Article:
Television

The growth and development of television in South Sudan has largely been hampered by economic hardship and inflation amid huge cost of operations and production caused by limited electricity and telecommunication infrastructures. As of 2018, the state-run South Sudan Television (SSTV) which was since renamed to South Sudan Broadcasting Corporation (SSBC) is the only station operating in the country. SSBC broadcasts news and current-affairs programming, music and entertainment via the Arabsat Badr-4 Satellite, Multichoice DSTV and some online streaming services. The use of digital satellite technology has a limited reach, regarding slightly above 10 percent of the South Sudanese according to Internews surveys. Thus, a large percentage of the population remains unreached by television.

Lack of electricity and power sources was top among reasons that prevent South Sudanese from accessing television. According to Internews survey (2015), less than 29 percent of South Sudanese had at least one source of power and only 8 percent had television sets in their household. In regards to nationwide television penetration, even the most popular station had a reach of less than 5 percent, with South Sudan Television dominating the TV market (47 percent), followed by Al Jazeera Arabic (35 percent) and Al Jazeera English (28 percent).

Despite the enacting of media legislation from 2013 which provided for the establishment of a public broadcaster, leading to the state-run South Sudan Television (SSTV) switch to SSBC, the national broadcaster remains largely a government entity with journalists there focused on reporting government activities and events. Between 2012 and 2016, there were other television stations such as the privately-owned Citizen TV and Equator Broadcasting Corporation (EBC), run and managed by the former Central Equatorial government. But as of 2018, both have been switched off due to either excessive government censorship and/or huge costs of operations amid lack of revenue to maintain sustainability.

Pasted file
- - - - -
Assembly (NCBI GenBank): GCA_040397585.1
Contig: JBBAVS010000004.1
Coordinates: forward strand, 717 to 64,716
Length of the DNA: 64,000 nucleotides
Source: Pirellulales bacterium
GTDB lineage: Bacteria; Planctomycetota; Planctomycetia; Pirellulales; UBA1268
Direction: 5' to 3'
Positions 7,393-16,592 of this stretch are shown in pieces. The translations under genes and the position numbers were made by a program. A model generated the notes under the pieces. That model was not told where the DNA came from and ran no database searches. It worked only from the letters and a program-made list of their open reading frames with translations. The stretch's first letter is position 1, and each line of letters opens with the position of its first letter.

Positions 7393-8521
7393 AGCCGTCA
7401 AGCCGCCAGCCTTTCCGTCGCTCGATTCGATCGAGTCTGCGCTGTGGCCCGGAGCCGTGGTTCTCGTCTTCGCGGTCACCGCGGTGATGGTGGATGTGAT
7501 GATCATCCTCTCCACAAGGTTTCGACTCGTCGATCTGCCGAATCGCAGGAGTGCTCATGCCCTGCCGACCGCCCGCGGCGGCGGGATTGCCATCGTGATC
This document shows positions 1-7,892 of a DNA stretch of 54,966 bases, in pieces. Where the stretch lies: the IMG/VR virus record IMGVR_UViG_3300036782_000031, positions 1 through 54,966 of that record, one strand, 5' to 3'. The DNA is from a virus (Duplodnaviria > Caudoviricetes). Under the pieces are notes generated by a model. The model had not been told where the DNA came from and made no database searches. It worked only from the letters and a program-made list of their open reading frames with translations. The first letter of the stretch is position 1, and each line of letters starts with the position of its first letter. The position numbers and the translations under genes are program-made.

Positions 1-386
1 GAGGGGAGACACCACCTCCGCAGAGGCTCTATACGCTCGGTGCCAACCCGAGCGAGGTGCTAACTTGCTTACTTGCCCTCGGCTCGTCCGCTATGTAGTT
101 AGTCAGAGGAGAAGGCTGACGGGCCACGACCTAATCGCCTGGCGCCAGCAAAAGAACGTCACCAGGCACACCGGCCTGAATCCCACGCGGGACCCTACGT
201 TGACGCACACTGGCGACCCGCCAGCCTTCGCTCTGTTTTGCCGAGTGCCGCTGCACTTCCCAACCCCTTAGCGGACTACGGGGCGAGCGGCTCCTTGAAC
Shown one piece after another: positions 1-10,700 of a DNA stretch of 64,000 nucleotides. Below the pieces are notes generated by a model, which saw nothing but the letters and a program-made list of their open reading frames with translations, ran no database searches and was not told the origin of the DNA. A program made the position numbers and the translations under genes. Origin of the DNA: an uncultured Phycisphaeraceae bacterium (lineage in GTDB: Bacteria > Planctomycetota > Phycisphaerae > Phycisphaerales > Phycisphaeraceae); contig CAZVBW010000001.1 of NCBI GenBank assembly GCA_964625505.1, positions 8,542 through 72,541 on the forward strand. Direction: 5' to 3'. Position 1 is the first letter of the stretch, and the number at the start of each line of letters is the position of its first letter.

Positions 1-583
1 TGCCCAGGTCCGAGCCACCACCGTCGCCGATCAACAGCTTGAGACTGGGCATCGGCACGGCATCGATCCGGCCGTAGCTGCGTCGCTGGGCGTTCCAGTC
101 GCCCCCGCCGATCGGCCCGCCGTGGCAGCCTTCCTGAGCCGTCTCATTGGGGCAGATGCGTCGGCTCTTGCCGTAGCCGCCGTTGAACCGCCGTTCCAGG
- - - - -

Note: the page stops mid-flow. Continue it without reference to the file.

In 2018, new TV stations namely Junubna and Africa 360 were established in Juba targeting younger and more youthful audiences. The two stations have not been fully operational but represents a significant growth of privately owned televisions. However, their existence and success would highly depend on the government provision for free media environment and freedom of expression.

Gender and education level influence television viewership in South Sudan, according to the 2015 Internews survey. In the former Central Equatorial state, female viewers (17 percent) were less likely to watch Al Jazeera English compared to men (34 percent). Similarly, 16 percent of South Sudanese without education have ever watched English channels compared to 30 percent viewers with some level of education. The survey also found it more common for people with some education to watch SSTV (43 percent), compared to those with no education (34 percent).